In fact, there are few people as qualified as Tee to take over the helm of E&O — not only does he know the brand exceptionally well, he is also personally and professionally invested in its success. A native of Kampung Tehel, Melaka — perhaps old boys from SMJK Yok Bin and Malacca High might recognise him — Tee acquired many life lessons from his frugal upbringing. While the careful apportioning of the allowance he received from his rubber tapper parents taught him about cash flow, he learnt to save and have adequate funds in hand from the part-time jobs he held throughout his teenage years.
Those jobs included being a darkroom factory worker and photographer for China Press, but it was building that secured his interest. Tee cut his teeth at a small construction company in the years after he graduated from Tunku Abdul Rahman College with a diploma in building technology. “For me, construction work is not just about going there and monitoring the workers. I like to observe, record and think about efficiency,” he said in an interview with The Edge’s Wealth pullout last year. “When people take two hours to finish a job, I would think about how we could do it in one hour. And I like to see the results when the building is completed.”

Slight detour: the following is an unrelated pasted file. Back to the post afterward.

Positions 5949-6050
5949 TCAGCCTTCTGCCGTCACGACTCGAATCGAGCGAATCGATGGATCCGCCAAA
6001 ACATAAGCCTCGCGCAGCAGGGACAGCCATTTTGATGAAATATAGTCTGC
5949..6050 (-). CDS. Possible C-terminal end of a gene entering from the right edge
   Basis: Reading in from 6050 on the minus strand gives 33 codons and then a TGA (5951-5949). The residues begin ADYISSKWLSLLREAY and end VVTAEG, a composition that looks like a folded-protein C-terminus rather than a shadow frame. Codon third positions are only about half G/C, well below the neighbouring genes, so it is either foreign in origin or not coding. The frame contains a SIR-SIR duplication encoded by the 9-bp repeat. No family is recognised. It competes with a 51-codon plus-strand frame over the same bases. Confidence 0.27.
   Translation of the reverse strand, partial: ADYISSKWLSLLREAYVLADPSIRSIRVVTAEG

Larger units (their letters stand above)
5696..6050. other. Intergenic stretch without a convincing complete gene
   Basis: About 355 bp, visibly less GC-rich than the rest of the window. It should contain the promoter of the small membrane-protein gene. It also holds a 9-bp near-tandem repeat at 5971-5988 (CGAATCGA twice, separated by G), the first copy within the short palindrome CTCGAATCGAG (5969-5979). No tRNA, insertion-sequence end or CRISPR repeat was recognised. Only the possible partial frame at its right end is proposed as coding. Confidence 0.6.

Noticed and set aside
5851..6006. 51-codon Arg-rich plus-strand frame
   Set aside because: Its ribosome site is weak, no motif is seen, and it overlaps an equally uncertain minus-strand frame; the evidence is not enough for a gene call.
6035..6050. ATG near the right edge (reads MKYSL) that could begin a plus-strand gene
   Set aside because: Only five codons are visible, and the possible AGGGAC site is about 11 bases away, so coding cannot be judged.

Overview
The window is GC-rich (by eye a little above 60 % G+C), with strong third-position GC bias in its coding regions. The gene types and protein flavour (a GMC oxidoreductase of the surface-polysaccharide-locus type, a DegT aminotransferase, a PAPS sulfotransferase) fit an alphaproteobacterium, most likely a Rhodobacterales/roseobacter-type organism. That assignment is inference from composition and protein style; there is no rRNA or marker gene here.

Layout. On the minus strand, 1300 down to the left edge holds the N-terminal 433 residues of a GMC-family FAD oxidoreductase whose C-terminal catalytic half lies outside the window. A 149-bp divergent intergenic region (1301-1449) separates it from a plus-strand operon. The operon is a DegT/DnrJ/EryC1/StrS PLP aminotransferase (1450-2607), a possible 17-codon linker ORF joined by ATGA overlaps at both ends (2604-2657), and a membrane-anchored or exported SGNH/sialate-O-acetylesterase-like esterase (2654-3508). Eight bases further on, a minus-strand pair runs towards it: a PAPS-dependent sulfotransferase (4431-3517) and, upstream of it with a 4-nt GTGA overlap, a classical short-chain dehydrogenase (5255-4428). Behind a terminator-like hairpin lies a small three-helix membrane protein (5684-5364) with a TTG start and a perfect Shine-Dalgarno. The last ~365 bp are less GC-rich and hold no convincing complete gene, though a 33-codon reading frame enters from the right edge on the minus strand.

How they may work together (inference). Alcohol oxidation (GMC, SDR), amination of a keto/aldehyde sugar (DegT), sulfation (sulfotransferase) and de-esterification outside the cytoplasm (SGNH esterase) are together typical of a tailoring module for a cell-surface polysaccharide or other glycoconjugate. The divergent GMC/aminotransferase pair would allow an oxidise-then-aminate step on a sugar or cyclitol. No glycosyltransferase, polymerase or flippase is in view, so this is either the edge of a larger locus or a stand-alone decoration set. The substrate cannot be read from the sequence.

Tee founded the incredibly successful Kerjaya Prospek with his Sabah-born wife Datin Toh Siew Chuon in 1995, which debuted on the Kuala Lumpur Stock Exchange in 1996 and was named a Forbes Asia’s 200 Best Under A Billion 2017 company, with over 300 employees and a market cap of US$408 million (RM1.75 billion). From construction, Kerjaya ventured into the property development segment in 2010.